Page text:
Crawling is the first step on any page's journey to a results page. Search engines must discover your page before evaluating it and deciding where to place it in the results, right?
The thing is, crawling the web is a resource-intensive process. Search engines like Google draw from hundreds of billions of webpages, videos, images, products, documents, books, etc., to deliver query results. So, they prioritize crawling efforts to conserve resources and the load on the websites they're visiting.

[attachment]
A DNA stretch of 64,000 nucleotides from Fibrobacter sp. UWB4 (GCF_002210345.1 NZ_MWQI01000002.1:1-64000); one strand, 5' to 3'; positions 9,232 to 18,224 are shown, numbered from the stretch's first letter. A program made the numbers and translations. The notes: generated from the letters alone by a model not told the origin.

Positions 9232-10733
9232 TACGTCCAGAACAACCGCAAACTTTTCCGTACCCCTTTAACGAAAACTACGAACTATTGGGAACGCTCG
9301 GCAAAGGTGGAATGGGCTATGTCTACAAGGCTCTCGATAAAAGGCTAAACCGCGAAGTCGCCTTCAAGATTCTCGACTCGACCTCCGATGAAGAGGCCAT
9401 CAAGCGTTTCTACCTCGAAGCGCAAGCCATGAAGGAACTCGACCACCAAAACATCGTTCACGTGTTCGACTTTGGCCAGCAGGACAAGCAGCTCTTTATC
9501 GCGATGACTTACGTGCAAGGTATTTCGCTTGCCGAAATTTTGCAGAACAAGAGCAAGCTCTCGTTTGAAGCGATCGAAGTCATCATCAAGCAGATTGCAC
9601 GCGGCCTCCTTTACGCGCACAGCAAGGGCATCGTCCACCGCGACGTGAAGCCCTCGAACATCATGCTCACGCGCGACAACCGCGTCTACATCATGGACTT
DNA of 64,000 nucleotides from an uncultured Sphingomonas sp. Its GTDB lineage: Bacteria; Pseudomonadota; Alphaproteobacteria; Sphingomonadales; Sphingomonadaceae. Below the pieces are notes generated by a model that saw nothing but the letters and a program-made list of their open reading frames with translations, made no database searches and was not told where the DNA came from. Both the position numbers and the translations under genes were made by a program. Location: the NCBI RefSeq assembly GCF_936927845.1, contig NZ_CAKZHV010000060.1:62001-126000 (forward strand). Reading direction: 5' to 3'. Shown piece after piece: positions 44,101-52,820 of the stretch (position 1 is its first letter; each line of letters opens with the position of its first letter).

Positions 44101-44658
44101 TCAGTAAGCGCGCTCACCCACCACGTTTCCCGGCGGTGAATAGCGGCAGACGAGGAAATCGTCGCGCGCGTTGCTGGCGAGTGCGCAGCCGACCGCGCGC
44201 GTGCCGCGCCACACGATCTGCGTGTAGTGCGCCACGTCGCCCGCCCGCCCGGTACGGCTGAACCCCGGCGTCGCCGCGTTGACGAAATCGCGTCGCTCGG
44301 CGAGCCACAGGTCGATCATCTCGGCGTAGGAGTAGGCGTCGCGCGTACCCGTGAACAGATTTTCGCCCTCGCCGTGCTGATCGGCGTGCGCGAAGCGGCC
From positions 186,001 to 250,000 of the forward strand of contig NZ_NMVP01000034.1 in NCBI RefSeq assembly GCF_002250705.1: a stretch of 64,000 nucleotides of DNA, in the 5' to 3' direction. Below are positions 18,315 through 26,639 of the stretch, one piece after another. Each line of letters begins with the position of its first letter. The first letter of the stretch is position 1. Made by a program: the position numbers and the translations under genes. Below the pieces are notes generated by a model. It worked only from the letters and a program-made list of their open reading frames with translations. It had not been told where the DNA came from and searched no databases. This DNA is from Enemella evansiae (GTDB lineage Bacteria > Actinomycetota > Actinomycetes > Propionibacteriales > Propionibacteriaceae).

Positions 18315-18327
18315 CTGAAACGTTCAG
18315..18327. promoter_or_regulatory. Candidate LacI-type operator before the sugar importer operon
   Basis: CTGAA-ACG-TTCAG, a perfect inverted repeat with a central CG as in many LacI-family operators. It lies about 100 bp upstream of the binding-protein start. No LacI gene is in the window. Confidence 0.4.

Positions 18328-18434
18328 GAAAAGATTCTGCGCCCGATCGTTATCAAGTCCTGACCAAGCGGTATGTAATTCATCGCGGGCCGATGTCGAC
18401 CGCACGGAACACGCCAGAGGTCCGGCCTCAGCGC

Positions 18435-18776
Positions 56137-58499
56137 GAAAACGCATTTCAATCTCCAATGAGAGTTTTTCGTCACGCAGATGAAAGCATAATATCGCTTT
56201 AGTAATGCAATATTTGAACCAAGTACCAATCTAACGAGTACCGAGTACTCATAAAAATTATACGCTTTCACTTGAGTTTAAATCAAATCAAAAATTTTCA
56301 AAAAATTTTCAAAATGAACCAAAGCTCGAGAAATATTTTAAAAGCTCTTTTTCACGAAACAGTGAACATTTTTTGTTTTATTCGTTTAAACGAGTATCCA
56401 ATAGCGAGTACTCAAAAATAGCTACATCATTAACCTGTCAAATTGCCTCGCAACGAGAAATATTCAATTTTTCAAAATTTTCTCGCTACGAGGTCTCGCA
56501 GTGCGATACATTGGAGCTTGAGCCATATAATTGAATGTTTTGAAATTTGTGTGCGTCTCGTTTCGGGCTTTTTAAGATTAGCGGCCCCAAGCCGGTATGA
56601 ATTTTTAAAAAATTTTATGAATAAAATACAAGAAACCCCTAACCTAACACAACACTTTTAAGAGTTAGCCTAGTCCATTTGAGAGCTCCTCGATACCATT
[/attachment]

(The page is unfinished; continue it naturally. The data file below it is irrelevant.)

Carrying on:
There's a limit on how much time crawlers can spend on you. The amount of time that Google devotes to crawling a site is called the site's crawl budget. Any technical hiccups that interrupt Google's ability to crawl your site are called crawl errors.
Smaller sites are not likely to be affected. But, when you hit over a few thousand URLs, it becomes essential to help Googlebot discover and prioritize the content to crawl and when and how much of the server resources to allocate.
The thinking here is clear. Given it's the starting point, is how well Google can crawl my website a ranking factor?
What do you think?